Profile: Colorado Stars swim coach Todd Schmitz

A peek into the life of Olympic coach Todd Schmitz

It takes a special kind of coach to send an athlete to the Olympics. Todd Schmitz is not only this, but also much more. Schmitz, head coach of the Colorado Stars, has overseen many successful athletes. From the Olympian Missy Franklin to national champion swimmers. Schmitz is a great coach all-around. The team itself has also won multiple Colorado age group state championships. Schmitz has been a huge part of Colorado Stars.

Schmitz has not always been a swim coach. In 1993, he started by coaching baseball. Schmitz was a catcher for his high school baseball team so he was able to get into coaching the sport. Schmitz began coaching swimming in 2000 with the Colorado Stars, where he coaches currently.

Even to this day, Schmitz still coaches a few of the original swimmers of Colorado Stars that have been with him since the beginning. Franklin as well as many others are within this group. Now each of those swimmers are achieving some of their biggest goals.

His passion for coaching is undeniable.

“I truly feel like I have the best job in the world. Most days I get to go to work in shorts and flip-flops and be around kids that make my day better,” Schmitz said.  “I truly feel that I’m making a difference in their lives.”

Schmitz has been greatly influenced through his years of coaching.

 “Since 2009, I’ve been able to go on international trips with the U.S. swim team. Just being around the world’s best swimmers and coaches on a daily basis definitely makes me better and I try to bring those lessons that I learned back to my staff and back to the entire team of the Colorado Stars,” Schmitz said.

“I think that our success is not just dependent on Missy, we’ve had a lot of success at the team level, all the way from sectionals, jr. nationals, the Olympic trials.”

But Schmitz tries to be more than a coach. He tries to teach life lessons through swimming. He tries to emphasize finding a balance between school, swimming, and social life. Though he is serious about swimming, he still want his athletes to have fun.

When most people hear the name Todd Schmitz in the swimming world, they think of Missy Franklin. Franklin has been swimming with Scmitz for about eleven years. Schmitz has progressed through the coaching staff as Franklin also made her way up the group levels on the team. From a young age Franklin showed potential. Schmitz helped to build her up and helped her to achieve her goals. Of course one of the largest goals was the Olympics.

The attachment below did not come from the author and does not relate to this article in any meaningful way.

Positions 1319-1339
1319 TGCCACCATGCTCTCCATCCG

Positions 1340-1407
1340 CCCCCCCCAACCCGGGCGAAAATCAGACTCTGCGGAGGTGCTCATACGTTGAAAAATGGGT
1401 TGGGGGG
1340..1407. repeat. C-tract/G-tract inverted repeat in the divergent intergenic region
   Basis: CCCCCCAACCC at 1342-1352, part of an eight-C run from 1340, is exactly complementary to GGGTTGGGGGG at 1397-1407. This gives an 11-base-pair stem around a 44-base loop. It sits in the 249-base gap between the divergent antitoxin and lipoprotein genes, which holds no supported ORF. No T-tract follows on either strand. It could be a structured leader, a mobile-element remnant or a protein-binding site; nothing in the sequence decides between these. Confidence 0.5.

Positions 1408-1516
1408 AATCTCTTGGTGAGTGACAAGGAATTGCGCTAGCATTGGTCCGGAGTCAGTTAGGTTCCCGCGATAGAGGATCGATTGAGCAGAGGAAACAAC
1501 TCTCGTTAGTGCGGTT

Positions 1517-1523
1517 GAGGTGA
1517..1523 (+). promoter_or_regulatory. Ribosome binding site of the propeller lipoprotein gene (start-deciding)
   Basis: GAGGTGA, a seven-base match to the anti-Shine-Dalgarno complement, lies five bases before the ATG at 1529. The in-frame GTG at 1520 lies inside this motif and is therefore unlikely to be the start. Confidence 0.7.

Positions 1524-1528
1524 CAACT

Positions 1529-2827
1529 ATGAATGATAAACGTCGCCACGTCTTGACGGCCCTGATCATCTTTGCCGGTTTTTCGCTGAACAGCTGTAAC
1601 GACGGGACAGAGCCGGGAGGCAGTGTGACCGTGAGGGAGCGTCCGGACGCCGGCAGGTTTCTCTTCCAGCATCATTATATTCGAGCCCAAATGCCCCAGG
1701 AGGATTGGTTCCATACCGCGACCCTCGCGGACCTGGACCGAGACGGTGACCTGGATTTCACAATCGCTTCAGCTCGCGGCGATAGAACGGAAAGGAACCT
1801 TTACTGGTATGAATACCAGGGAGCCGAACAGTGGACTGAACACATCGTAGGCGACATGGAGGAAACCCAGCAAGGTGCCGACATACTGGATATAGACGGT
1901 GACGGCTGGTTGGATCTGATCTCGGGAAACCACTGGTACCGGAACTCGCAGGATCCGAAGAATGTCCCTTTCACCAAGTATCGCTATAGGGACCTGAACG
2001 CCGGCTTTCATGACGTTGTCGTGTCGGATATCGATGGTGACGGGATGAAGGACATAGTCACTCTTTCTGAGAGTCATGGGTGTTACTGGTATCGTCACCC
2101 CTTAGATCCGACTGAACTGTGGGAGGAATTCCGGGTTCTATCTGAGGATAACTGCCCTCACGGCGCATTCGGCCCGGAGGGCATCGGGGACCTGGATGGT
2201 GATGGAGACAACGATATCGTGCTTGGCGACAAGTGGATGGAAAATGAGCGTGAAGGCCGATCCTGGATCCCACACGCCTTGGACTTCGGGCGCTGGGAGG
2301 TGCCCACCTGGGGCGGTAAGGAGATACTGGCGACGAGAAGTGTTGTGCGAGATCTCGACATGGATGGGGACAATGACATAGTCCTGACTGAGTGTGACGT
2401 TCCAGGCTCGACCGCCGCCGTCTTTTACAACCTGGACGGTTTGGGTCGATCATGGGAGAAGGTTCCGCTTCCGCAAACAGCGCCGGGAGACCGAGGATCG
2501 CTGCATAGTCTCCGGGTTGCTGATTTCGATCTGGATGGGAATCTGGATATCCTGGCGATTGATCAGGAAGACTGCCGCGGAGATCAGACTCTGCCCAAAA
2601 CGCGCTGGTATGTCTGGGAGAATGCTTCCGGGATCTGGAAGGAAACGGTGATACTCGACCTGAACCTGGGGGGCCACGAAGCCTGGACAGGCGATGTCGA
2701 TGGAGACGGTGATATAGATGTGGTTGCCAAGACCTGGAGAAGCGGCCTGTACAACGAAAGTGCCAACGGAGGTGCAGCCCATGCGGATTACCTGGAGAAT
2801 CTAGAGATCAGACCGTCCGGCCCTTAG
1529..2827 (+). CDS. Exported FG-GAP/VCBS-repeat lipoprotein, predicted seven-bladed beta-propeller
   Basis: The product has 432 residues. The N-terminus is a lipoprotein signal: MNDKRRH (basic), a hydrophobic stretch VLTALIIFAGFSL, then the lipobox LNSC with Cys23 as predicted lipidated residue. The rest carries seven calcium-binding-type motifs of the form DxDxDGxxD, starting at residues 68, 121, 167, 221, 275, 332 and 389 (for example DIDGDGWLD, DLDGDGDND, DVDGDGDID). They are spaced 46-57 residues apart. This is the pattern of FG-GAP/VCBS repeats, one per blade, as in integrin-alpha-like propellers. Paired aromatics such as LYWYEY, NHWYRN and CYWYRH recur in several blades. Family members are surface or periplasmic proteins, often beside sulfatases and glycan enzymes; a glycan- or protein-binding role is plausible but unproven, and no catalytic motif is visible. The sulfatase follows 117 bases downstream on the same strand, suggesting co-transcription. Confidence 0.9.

4-Time Olympic gold medal winner Franklin thinks of Schmitz as much more than a coach.

 “Todd has been more than a coach to me for these eleven years. He has been a mentor, a leader, and most importantly a friend. I will be forever grateful for all the work and effort he has put in to help get me to where I am today,” Franklin said.

Schmitz’s first Olympic trials were in 2008 with Franklin swimming as a thirteen year old. From this point on, Schmitz was committed and was able to bring not only Franklin, but five athletes to the 2012 Olympic trials. At these trials, Franklin made her first Olympic team and was on her way to London.

The Olympic coaching staff is decided before the trials except for a couple of spots. These spots are reserved for a couple of coaches of athletes who made the Olympic Team.  Schmitz was one of these coaches chosen to be a part of the Olympic coaching staff for the London Olympic Games.

Coaching at the Olympics is a lot different from just coaching at a small meet around here in Colorado.

“You know, that’s the crazy thing, it’s really not that different. You still deal with the crazy packed warm up of all different abilities, obviously at the Olympics everybody’s a little closer in abilities, but not everybody’s at the world’s best, so that’s one thing I learned about it, being at the Olympics or being at the world championships, that those meets are just like every other meet,” Schmitz said.

“You gotta learn from every experience every time you hit the pool. At the Olympics, besides being in front of 20,000 people for the race, 50 meters is 50 meters,  the flags are in the same spot, the blocks are the same, the pads are the same, you know everything’s the same.”

At the Olympics, Franklin won multiple medals, and even got a world record. Through the whole meet, Schmitz, as he told us, had many memorable experiences. Each race he remembers in detail.

Todd recalled when Franklin won her first gold.

“The 100 back was her first gold medal, it came about 12 minutes after the 200 free semifinal, so I think the best thing about it was I didn’t get to think about the 100 back until about 10 minutes before the race because I was worried about the 200 free before it,” Schmitz Todd. “I tell everybody there’ll never be another experience like it, listening to the national anthem being played at the Olympics for your swimmer.”

Now, Franklin has gone off to college and swims at Cal Berkeley, one of the best women’s programs in the country.The team hosts a handful of Olympians which now includes Franklin. Schmitz has also helped to get three other swimmers into swimming at the collegiate level this past fall.

Schmitz is still the Head Coach of Colorado Stars and is coaching strong. He has recently been  inducted into his high school’s hall of fame for all of his achievements as a coach. He recently had two of his senior swimmers sign with different colleges as well. He is loving coaching and is hoping to continue to have successful athletes.

 Click here to watch a short video about Schmitz from Touch the Wall.